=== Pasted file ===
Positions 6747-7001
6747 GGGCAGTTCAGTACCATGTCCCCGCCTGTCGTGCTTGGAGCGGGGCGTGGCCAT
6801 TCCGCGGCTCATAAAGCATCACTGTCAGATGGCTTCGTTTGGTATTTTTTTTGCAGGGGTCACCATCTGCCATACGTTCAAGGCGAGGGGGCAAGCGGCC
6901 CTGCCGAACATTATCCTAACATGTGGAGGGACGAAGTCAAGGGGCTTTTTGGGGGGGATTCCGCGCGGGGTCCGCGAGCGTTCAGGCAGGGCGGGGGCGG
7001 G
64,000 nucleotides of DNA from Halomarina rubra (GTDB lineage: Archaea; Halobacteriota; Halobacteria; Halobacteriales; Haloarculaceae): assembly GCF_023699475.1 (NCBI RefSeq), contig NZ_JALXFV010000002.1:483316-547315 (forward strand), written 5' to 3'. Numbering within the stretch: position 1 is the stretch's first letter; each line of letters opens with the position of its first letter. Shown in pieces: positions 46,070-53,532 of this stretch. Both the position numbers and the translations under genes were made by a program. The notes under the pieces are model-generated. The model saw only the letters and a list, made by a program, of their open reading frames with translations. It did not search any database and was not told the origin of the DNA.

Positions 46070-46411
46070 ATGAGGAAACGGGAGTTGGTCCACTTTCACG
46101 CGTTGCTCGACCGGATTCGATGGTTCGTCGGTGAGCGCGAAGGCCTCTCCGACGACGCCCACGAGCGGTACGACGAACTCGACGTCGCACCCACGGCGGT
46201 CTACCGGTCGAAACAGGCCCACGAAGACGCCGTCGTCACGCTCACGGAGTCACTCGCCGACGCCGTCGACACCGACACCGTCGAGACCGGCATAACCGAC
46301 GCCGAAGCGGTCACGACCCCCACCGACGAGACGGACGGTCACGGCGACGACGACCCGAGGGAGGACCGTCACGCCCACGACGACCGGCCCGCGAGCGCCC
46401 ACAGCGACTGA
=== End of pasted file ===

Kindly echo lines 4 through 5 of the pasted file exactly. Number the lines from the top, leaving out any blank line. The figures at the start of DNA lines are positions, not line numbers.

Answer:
6901 CTGCCGAACATTATCCTAACATGTGGAGGGACGAAGTCAAGGGGCTTTTTGGGGGGGATTCCGCGCGGGGTCCGCGAGCGTTCAGGCAGGGCGGGGGCGG
7001 G